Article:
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SW Project Management Project Schedule and Budget

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  1. SW Project ManagementProject Schedule and Budget INFO 420 Glenn Booker Chapter 7

  2. Grand finale • Developing the project schedule and budget is the grand finale of the project planning process – our ultimate goal • We just defined the tasks and estimated their duration (effort) • Now identify the sequence of tasks, interdependencies, and staffing needs Chapter 7

  3. Project cost management • The budget is determined from the project schedule, the cost assigned to tasks, and other indirect costs or resources • Project cost management includes • Cost estimating for tasks and their resources • Cost budgeting for the whole project • Cost control – define processes Chapter 7

  4. Rolling up costs • Since our tasks were organized into phases and deliverables, we can roll up (summarize) costs to any level desired • Cost per deliverable • Cost per phase • Cost of the whole project • The sponsor needs to approve these costs Chapter 7

  5. Developing project schedule • A key sanity check is that each of the estimates for each task is really reasonable according to the experts in that activity • GIGO applies here, not just to programming! Chapter 7

  6. Project schedule tools • Tools to show a project schedule include • Gantt chart • Project network diagram • Activity On the Node (AON) diagram • Critical path analysis • PERT charts • Precedence diagramming method (PDM) • Critical chain project management (CCPM) Chapter 7

  7. Gantt chart • The Gantt chart is probably the most widely used project management tool • Time is the X axis, from days to years • The current date is readily visible • Tasks are on the Y axis • Bars represent WBS tasks • Milestones are diamond shapes • An inset bar can show actual work progress Chapter 7

  8. Basic Gantt chart Chapter 7

  9. Project network diagram • Project network diagrams are also based on the WBS, but also show more info on task sequence or dependencies • Many also show when tasks must start or stop in order not to affect project completion date • This can help decide resource assignments needed for critical tasks Chapter 7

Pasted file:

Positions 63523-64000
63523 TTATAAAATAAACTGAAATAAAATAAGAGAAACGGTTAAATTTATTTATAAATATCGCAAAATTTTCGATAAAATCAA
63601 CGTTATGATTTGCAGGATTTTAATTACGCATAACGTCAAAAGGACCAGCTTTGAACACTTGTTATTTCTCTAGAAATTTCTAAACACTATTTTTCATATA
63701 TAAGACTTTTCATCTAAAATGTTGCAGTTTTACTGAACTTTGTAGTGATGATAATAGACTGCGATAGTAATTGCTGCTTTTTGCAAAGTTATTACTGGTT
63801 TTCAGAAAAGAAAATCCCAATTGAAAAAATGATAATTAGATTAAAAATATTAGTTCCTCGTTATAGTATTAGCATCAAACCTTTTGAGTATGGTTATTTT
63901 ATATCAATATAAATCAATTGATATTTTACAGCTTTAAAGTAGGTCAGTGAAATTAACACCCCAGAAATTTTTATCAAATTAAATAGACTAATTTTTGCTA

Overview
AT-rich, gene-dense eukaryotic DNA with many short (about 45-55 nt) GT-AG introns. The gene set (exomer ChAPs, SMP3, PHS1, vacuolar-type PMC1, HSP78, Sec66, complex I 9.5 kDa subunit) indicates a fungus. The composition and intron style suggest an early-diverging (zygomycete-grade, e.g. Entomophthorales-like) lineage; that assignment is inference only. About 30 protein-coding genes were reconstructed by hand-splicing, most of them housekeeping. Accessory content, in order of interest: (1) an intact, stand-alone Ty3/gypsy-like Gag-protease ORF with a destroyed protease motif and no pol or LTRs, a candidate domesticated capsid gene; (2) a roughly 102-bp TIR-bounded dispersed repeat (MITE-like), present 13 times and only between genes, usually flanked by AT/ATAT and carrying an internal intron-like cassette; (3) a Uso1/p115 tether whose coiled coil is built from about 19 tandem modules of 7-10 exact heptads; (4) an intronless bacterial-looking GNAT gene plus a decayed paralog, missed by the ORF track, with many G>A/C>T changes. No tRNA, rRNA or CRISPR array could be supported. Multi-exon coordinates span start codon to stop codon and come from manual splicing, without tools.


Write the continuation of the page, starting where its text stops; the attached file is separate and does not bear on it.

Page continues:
10. Activity On the Node • Activity On the Node (AON) diagrams represent the flow of tasks needed to complete the project • Tasks are nodes (boxes) • Arrows show the order in which they occur • The duration of tasks isn’t directly visible under AON, only time order Chapter 7

  11. Activity On the Node • Tasks can be predecessors, successors, or in parallel • Predecessor tasks must occur before another task • Successor tasks must occur after another task • Parallel tasks may occur at the same time as another task Chapter 7

  12. Critical path analysis • Given an AON, critical path analysis determines which activities are directly connected to achieving the project schedule • They are the critical path, which can change • Analytically, find the duration of each path through the AON diagram Chapter 7

  13. Critical path analysis • The path with the longest duration is the critical path (and the project duration) • If any tasks on the critical path are delayed, the overall project completion will be delayed • Tasks not on the critical path may have a non-zero amount of slack or float, which is the amount of duration they can slip without affecting the project Chapter 7

  14. Critical path analysis • A manager might add resources to tasks on the critical path, if that will actually help finish them sooner • This technique can be called expediting or crashing the project • Fast tracking the project is done by making tasks parallel that weren’t Chapter 7

  15. PERT charts • PERT is the program evaluation and review technique, developed in the 50’s • Often seen with CPM, or critical path method • A PERT chart also uses the AON graphic notation, but uses a different approach for estimation Chapter 7

  16. Styles of PERT nodes Chapter 7

  17. PERT charts • For each task, estimate the lowest (optimistic), most likely, and highest (pessimistic) durations, then use • estimate = (low + high + 4*likely)/6 • The critical path analysis can be done based on these estimates Chapter 7